Undefined Behavior in C compilers – What?

Hello people,

In this post I’d like to share one topic that is very important mainly for those which uses optimization in their C compiler. It’s very known that the C compiler was created having in mind to be a powerful language and able to generate efficient code.

So, the C standard leaves certain freedom to compilers programmers to decided what to do in some situations to be able to generate more efficient code since not all architecture has the same instruction set.   I’ll show an example to give you an idea of what we are talking about. I won’t (re)write much more since in the end I’ll list some links where you can find very useful information and of courses several others examples.

Division by zero:

This is the classic. But wait, it’s not only write like this and we are right?

Not really (of course this example is too simple).  Let’s start explaining that x86 architecture triggers a hardware exception when we try to divide by zero whereas PowerPC just ignore it. This is an example of undefined behavior for the C language. In this way we allow the C compiler to choose what to do to have best performance for the target.

Ok, what can happen  now?


1) In PowerPC, nothing. As discussed, PowerPC just ignores and doesn’t raise an exception as in x86.

2) The compiler can return zero, or something else.

3) When using optimization, your code can be optimized away (this won’t happen in this dumb example, we’ll see something further). This is a huge problem, for debugging and for portability.


Lets see another real case which happened in PostgreeSQL (taken from one of the articles)

  In this example the message “division by zero” will never appear even if arg2 = 0. Why? The compiler thinks that if arg2 == 0, the division in PG_RETURN_INT32 will always result in an undefined behaviour. So he decided to move the function PG_RETURN_INT32 before the if and as we never should receive arg2 == 0, the compiler just ignored ereport function. Remember, the compiler always try to optimize. In this case we have  one “if” decision less to do and one less function call to do as well.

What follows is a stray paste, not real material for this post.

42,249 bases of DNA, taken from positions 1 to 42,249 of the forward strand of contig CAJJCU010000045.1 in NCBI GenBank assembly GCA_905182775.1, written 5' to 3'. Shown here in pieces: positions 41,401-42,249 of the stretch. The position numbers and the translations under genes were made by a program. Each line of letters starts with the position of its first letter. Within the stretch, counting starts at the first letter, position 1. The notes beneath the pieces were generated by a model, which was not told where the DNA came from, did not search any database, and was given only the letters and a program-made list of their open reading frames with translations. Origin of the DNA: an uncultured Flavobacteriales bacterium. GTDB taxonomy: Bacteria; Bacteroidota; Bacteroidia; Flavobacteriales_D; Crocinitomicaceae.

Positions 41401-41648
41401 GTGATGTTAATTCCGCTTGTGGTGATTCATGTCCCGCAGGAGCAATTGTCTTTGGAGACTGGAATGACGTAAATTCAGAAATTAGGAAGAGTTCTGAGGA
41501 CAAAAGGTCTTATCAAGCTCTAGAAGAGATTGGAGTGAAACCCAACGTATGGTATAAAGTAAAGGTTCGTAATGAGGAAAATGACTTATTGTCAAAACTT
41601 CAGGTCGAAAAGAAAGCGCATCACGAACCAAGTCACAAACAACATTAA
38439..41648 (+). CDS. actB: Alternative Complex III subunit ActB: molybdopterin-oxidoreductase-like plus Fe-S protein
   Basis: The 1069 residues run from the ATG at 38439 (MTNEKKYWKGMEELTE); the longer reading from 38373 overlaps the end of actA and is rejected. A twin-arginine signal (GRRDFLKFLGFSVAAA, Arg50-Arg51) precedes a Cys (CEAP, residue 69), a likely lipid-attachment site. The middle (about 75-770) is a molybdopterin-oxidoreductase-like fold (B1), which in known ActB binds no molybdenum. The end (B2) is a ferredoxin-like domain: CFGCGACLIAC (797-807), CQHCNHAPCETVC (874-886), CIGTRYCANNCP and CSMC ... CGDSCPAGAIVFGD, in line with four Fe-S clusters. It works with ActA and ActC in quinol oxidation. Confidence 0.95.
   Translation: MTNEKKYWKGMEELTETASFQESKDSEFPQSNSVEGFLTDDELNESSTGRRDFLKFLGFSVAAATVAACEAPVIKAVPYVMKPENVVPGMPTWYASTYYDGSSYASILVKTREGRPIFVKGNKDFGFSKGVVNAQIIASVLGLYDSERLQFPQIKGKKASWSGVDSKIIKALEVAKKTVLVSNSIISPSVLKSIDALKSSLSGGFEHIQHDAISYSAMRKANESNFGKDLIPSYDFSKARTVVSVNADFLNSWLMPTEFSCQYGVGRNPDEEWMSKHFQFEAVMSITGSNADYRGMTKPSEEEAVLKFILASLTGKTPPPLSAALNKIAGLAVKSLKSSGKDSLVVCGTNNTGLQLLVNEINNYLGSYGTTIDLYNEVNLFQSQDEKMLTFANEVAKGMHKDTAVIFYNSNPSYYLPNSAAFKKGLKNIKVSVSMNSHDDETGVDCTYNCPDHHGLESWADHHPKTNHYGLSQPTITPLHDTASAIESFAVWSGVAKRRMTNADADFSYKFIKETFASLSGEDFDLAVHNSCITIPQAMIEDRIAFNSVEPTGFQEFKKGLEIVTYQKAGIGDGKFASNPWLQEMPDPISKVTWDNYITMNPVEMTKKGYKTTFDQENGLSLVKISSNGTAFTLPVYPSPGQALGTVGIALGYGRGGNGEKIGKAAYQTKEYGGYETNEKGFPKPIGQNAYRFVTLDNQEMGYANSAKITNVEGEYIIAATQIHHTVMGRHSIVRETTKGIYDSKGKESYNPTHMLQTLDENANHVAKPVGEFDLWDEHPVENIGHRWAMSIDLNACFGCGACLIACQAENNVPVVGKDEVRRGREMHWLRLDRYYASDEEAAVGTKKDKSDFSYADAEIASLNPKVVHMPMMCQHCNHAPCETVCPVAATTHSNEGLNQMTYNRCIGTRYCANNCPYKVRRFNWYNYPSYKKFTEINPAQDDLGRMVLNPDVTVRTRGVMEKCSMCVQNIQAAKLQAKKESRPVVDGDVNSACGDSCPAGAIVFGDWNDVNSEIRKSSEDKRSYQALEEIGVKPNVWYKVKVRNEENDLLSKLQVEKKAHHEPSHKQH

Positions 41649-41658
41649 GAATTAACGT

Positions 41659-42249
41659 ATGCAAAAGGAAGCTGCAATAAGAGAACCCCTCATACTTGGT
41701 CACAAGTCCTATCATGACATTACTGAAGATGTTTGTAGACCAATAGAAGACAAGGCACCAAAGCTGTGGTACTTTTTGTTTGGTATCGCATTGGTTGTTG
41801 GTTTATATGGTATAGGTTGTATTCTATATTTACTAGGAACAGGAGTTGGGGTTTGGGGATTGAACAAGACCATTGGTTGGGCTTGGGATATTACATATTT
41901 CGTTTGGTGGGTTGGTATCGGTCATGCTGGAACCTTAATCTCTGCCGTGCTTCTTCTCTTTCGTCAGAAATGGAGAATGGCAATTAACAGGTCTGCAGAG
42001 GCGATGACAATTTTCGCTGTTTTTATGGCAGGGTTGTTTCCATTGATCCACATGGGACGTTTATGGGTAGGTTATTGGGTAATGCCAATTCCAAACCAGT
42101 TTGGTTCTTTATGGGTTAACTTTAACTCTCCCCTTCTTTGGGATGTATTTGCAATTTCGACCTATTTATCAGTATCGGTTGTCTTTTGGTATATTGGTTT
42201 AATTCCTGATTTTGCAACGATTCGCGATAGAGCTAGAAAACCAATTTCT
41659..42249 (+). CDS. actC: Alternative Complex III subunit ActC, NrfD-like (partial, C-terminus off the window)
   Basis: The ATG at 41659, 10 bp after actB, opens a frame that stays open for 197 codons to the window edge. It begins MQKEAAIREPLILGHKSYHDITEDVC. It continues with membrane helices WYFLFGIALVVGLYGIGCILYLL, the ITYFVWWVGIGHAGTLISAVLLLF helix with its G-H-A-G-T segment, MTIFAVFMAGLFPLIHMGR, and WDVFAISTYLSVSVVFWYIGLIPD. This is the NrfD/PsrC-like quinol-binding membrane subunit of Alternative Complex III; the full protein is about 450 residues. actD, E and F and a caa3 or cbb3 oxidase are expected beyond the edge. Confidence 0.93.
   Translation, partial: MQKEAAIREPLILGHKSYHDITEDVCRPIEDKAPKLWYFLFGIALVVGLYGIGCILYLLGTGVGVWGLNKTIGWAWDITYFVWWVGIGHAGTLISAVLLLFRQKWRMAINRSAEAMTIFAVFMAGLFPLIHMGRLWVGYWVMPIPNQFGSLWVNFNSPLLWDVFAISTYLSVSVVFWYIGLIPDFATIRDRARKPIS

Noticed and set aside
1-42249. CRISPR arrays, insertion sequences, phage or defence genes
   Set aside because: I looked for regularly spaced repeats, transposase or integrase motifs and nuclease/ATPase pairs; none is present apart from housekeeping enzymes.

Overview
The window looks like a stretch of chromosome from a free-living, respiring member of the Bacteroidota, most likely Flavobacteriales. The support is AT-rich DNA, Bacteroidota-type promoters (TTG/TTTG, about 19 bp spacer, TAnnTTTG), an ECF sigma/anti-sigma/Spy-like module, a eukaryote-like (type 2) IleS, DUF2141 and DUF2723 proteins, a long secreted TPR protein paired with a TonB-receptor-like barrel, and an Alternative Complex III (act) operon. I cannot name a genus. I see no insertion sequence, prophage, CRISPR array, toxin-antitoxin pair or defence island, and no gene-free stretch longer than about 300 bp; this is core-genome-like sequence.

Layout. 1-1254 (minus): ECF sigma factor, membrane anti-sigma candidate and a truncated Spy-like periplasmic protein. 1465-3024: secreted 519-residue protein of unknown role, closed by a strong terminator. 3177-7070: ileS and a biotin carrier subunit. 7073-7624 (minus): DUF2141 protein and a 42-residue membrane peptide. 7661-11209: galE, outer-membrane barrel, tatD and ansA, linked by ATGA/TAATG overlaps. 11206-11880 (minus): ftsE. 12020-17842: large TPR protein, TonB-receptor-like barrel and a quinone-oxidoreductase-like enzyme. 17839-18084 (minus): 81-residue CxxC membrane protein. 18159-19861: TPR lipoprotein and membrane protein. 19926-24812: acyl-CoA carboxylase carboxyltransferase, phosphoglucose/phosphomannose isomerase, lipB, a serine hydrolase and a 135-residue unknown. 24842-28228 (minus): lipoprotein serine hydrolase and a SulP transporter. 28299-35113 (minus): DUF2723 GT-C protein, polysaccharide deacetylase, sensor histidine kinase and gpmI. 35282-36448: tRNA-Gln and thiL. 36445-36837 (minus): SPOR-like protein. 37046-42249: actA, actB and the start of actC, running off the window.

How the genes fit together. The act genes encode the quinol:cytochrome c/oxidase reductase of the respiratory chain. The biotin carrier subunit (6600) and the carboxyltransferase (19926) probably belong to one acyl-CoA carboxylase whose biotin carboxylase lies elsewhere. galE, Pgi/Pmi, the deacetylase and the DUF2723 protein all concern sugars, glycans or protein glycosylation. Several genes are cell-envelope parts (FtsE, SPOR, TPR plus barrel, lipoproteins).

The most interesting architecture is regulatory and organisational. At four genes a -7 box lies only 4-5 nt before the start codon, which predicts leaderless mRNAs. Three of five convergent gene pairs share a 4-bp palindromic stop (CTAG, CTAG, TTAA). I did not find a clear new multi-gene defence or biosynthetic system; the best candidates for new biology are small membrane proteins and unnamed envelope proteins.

The problem is that the function ereport once called, never returns, but this information was not given to the compiler and then all the mess was already done!

  There are others “cools” examples like signed int overflow, logical shift, dereference null pointer etc. It’s very important to understand these concepts to avoid them and also to be able to figure out some “strange” bugs that happens after optimization is turn on or compiler is changed!


Here from where I learn a little more:

Undefined Behavior: What Happened to My Code?

What Every C Programmer Should Know About Undefined Behavior (3 parts)

A Guide to Undefined Behavior in C and C++ (3 parts)


That’s all folks!

Marcelo Jo

Marcelo Jo is an electronics engineer with 10+ years of experience in embedded system, postgraduate in computer networks and masters student in computer vision at Université Laval in Canada. He shares his knowledge in this blog when he is not enjoying his wonderful family – wife and 3 kids. Live couldn’t be better.


One Response to 'Undefined Behavior in C compilers – What?'

  1. interesting post! something to have always in mind when optimizing….

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